Defense Sec. Delfin Lorenzana has encouraged the public from exacerbating the situation in the West Philippine Sea (WPS) even as he belied a report about China’s supposed dumping of waste in the South China Sea (SCS).
Lorenzana, in a statement issued late Monday night, July 13, the fifth year anniversary of the arbitral ruling in the WPS, said that the country’s claims in the WPS is affirmed by the tribunal award which is “final and executory.”
The WPS is part of the SCS which is within the Philippines’ 200 nautical mile exclusive economic zone (EEZ). On July 12, 2016, the Permanent Court of Arbitration (PCA) based in The Hagues, Netherlands ruled in favor of the Philippines’ claims in the SCS and rejected China’s nine-dash line claim.
However, the Defense Chief noted that some parties should stop adding fuel to the fire as the country seeks to achieve a “peaceful and friendly management” of all its standing maritime disputes with other nations.
“On this anniversary, we once again urge all interested parties to heed the call for a rules-based international order and refrain from acts that may exacerbate the tense situation in the area,” he said.
Human waste in SCS?
Meanwhile, Lorenzana stated that the report of a United States-based geospatial imagery firm about the supposed dumping of human waste and sewage of hundreds of Chinese vessels in the reefs that they occupy in the SCS “is not true.”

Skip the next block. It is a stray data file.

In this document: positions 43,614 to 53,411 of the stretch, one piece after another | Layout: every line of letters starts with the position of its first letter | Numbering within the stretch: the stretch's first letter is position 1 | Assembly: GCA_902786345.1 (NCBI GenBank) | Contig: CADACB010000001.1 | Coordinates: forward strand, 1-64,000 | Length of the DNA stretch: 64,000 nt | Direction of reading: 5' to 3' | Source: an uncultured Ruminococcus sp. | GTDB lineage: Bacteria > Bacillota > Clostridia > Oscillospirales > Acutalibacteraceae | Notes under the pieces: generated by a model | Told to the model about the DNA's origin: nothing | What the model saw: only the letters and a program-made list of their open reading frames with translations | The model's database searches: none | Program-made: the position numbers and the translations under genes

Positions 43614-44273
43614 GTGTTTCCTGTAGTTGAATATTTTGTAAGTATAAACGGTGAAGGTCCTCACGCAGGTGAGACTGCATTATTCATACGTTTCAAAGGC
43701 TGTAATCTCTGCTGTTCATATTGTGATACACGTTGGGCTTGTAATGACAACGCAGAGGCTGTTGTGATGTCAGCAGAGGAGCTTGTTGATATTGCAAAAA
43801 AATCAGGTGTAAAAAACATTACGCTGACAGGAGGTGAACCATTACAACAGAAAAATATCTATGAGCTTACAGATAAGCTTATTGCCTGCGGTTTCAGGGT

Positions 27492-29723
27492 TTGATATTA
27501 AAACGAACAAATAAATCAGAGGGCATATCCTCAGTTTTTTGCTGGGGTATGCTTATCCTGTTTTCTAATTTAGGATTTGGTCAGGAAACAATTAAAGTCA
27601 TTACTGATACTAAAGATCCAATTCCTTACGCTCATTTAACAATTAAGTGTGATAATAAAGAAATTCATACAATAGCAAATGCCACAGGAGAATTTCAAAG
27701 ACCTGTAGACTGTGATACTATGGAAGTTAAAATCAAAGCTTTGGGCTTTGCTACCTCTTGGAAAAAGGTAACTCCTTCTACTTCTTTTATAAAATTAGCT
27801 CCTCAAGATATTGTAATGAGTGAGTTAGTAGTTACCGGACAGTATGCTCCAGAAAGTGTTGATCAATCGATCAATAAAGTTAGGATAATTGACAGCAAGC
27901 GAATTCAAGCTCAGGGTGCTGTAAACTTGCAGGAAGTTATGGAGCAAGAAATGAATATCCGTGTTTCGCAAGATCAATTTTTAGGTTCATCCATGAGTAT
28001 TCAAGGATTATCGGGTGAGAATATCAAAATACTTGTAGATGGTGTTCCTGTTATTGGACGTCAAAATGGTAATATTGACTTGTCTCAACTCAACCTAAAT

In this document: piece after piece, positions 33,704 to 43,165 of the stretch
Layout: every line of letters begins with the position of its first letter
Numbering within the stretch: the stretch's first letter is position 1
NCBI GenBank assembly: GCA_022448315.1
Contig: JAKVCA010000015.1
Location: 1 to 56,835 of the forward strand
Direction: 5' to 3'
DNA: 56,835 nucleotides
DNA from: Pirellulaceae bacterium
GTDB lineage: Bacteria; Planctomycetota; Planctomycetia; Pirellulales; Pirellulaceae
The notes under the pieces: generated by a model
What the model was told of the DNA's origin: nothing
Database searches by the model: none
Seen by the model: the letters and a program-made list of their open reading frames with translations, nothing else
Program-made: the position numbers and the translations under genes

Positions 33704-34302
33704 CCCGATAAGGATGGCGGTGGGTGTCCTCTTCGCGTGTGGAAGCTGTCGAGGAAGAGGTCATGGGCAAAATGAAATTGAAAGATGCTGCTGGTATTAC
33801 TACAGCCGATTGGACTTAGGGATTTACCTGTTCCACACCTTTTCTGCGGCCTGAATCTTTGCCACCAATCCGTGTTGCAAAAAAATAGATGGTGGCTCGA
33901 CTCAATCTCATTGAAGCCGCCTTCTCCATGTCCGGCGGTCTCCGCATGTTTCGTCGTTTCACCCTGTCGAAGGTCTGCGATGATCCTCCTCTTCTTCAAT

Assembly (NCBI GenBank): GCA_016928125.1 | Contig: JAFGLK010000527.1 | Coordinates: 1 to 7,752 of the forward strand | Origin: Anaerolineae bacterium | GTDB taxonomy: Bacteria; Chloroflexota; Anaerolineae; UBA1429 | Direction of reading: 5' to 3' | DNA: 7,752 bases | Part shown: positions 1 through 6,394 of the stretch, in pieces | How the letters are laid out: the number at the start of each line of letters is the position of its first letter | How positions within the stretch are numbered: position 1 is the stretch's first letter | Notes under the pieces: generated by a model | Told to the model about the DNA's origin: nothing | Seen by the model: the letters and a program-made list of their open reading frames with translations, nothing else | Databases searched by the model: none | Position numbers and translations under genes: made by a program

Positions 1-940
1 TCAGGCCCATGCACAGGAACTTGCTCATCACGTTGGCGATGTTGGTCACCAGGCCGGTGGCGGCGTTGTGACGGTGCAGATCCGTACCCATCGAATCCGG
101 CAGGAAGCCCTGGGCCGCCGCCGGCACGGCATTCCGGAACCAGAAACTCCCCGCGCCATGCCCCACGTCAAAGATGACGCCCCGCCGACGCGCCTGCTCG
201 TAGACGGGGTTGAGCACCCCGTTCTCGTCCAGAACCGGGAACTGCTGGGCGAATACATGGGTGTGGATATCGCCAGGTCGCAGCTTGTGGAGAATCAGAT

“The reported dumping of waste in the WPS is not true,” he said in a separate statement Tuesday, July 13.
In an online forum Monday, Liz Derr, founder of American geospatial imagery firm saidthe dumping of human waste in the SCS “is so intense you can see it from space.”
Derr said the illegal activity may result to a cascade of of reef damage that will “take decades to recover even with active mitigation.”
However, Lorenzana belied a certain news item which reported about the supposed violation of China in the SCS, saying the photos used in the report were not accurate.
Lorenzana said the photos used in the report were taken in 2014 from the Great Barrier Reef in Australia, and not in SCS.
Lorenzana said they have already coordinated with concerned govenrment agencies to verify the authenticity of the incident.
“While we have yet to confirm if these wastes have reached our waters, such irresponsible acts, if true, will undoubtedly cause grave damage to the marine ecology in the region,” he said.
“Despite overlapping claims and interests by states in the South China Sea, all nations must be responsible stewards of the environment,” he noted.